“The way the U.S. does CAFE standards is not good energy policy.” Sue and Bill Cherolis are techies of the old school variety. Bill was a metallurgist for a variety of automobile and steel fabrication plants. Sue was a lab technician in hospitals. But that does not mean they are aligned with outdated industrial policies. “In Europe there are no CAFE standards; they don’t need them. They just have better fuel pricing, which induces conservation. You don’t see a person driving a pick-up as a personal vehicle in Europe.”
Sue and Bill built a large house on a lake in Santa Claus about fifteen miles from BiIl’s last plant assignment, with an eye toward retiring there. Last winter, their first year of full retirement, they spent two months on the Gulf Coast. The rest of the year they enjoy Southern Indiana.
They recently installed solar panels on their house and Bill showed me the distribution curve of his solar daily collection. “We have net metering in Indiana, so the utility company buys what I don’t use. You have to have that system to make solar work.”
Sue and Bill have a daughter who lives nearby and one son who’s on his fifth deployment to Afghanistan: three while on active duty and now two while in the Reserves. Another son, Tony, lives in Hartford CT where he gave up a corporate job at Pratt and Whitney and sold his car. Now he rides his bike and works at the Latino Culture Center in Hartford. It takes all kinds. Sue and Bill host cyclists in appreciation of all the people who have hosted Tony in his travels.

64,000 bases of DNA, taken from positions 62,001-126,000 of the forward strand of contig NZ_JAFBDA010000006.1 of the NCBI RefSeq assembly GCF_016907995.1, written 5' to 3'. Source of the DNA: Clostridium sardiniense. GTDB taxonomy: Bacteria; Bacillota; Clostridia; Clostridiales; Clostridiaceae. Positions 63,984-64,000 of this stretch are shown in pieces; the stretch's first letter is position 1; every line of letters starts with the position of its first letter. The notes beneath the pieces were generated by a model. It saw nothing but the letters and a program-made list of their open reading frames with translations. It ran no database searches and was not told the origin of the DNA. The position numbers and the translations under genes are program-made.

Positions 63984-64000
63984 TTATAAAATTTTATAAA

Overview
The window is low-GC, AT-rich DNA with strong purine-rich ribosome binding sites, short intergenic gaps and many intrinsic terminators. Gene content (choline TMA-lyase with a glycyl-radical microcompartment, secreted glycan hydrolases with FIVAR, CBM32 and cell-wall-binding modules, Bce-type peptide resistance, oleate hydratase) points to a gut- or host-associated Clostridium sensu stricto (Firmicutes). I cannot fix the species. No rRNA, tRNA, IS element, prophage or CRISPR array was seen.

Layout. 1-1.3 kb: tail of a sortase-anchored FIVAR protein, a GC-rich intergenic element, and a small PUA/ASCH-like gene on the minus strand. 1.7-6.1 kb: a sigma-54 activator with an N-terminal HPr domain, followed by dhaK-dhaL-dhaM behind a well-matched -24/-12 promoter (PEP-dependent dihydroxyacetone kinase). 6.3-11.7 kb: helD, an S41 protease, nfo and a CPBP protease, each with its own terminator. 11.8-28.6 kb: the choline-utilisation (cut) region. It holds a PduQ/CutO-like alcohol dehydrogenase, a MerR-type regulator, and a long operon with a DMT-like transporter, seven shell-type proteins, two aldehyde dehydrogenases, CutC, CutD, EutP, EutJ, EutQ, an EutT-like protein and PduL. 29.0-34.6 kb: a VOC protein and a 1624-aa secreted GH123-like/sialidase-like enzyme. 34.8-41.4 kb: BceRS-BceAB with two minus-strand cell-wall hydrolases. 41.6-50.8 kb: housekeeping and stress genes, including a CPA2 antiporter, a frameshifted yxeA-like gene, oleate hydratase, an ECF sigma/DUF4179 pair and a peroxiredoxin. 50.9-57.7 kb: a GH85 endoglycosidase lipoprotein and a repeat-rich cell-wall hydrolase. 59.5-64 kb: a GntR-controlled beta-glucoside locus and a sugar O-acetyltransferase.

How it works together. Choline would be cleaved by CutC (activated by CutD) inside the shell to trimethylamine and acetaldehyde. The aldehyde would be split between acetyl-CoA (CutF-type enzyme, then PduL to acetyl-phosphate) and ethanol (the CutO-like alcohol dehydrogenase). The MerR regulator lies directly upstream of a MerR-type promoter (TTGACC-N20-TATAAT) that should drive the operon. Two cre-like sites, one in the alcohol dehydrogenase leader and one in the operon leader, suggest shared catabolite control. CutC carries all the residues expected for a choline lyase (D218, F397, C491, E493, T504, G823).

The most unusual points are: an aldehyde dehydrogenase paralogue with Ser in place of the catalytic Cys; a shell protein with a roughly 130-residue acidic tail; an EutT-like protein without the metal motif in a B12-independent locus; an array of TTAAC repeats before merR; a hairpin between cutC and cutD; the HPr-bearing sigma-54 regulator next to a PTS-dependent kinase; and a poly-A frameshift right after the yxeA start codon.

I asked Bill if he missed work. “There’s energy in problem solving. I was a manager; I had different work every day. I enjoy being retired, but I miss that energy.” Yet retirement presents Bill with a puzzle. “We’ve saved enough to live a long time. I just don’t know how to convince myself to start drawing down. You save your whole life; it becomes your way of thinking. You can’t just turn that off and start spending.”
How will we live tomorrow?
“I see a lot of turmoil on the immigration issue. We are a nation of immigrants. My grandparents came from Greece in 1914. My mother was a Smith; she came here in 1717. But they were all immigrants.
“I’ve heard of a truck convoy of semi’s where the lead is actually driving and the rest are automated. The steel plant I worked at in the mid-1970’s had 20,000 employees. Now it has 1700. It makes as much product, of better quality. Automation doesn’t get rid of all work, but it’s a different kind of work. It’s problem solving, not muscle.” – Bill